Sermons at Paul's Cross, 1520-1640

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Torrance Kirby, P. G. Stanwood, Mary Morrissey, John N. King
  • Oxford, England: 
    Oxford University Press
    , December
     608 pages.
     For other formats: Link to Publisher's Website.


For more than a century following the Henrician Reformation, Paul’s Cross, the open-air pulpit at St. Paul’s Cathedral in London, arguably served as the most influential public platform in England. Attracting crowds that sometimes numbered in the thousands, Paul’s Cross preachers, sanctioned by both Crown and Church, played a crucial role in the formation of popular religious sentiment and identity. Using biblical exegesis and homiletic rhetoric as their instruments of persuasion, Paul’s Cross preachers as different as John Fisher, Hugh Latimer, Richard Bancroft, and John Donne sought to uphold the doctrinal orthodoxy of the day in an effort to defend and promote government and ecclesiastical policy. Thus, the eighteen sermons presented in this valuable edition, selected from approximately three hundred surviving Paul’s Cross sermons in manuscript and print, offer a remarkable series of snapshots of the shifting religious politics of the period, through the reigns of five Tudor-Stuart English monarchs.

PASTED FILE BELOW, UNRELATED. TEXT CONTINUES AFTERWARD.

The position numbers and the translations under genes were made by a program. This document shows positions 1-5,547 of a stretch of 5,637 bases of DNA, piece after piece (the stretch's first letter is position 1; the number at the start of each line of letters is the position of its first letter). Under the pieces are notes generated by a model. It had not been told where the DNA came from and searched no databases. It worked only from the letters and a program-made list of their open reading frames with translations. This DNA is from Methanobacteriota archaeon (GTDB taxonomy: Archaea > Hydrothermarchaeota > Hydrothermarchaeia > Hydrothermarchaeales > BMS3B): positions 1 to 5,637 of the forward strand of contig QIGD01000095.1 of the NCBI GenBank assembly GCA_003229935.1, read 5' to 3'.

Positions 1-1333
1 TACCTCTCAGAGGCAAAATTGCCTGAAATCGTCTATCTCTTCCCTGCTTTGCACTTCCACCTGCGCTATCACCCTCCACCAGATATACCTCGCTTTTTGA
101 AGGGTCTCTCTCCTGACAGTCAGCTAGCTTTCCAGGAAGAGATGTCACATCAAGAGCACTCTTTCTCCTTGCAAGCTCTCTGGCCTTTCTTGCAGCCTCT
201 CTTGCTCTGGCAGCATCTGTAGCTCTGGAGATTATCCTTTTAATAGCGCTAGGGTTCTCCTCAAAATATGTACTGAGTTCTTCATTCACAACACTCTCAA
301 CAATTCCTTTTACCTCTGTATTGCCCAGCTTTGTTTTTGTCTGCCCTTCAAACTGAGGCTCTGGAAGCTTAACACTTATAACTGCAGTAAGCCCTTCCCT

Each preaching occasion presented its own unique and formidable challenges. For the religious conservative Simon Matthew, preaching in 1537, the challenge was to endorse the political legitimacy of the Royal Supremacy while maintaining the religious authority of contentious Catholic doctrines such as the real presence of Christ in the Mass and the freedom of the human will. A decade later, in the evangelical climate of the Edwardine Reformation, such tenets of late Henrician Catholicism could no longer be tolerated. It was under these circumstances that Richard Smyth was required to preach his “Retractation Sermon” of 1547, formally recanting his earlier adherence to transubstantiation, clerical celibacy, and other traditional theological doctrines. Turn and turnabout, just six years after Smyth’s dramatic endorsement of Protestant reforms, James Brooks took to the Paul’s Cross pulpit to make the case for the Marian regime’s restoration of Catholicism to a skeptical if not downright hostile audience. With Elizabeth I’s accession in 1558, yesterday’s orthodoxy once again became today’s heresy. John Jewel’s famous “Challenge Sermon,” preached in 1559, returned to the hotly contested doctrine of the Eucharist, challenging all comers to prove the validity of traditional scholastic teaching concerning the question of sacramental presence. The three Jacobean Paul’s Cross sermons in the edition, in quite different ways, exemplify the via media trodden by the English Church in the early 17th century between Rome and Geneva. The volume’s final sermon, Mark Frank’s outspoken Royalist call for obedience, preached by command of Charles I in 1642 at the outbreak of civil war, may also have been the last sermon preached at Paul’s Cross. By 1643 the pulpit cross was no more, thought to have been taken down in accordance with a Parliamentary ordinance against idolatry.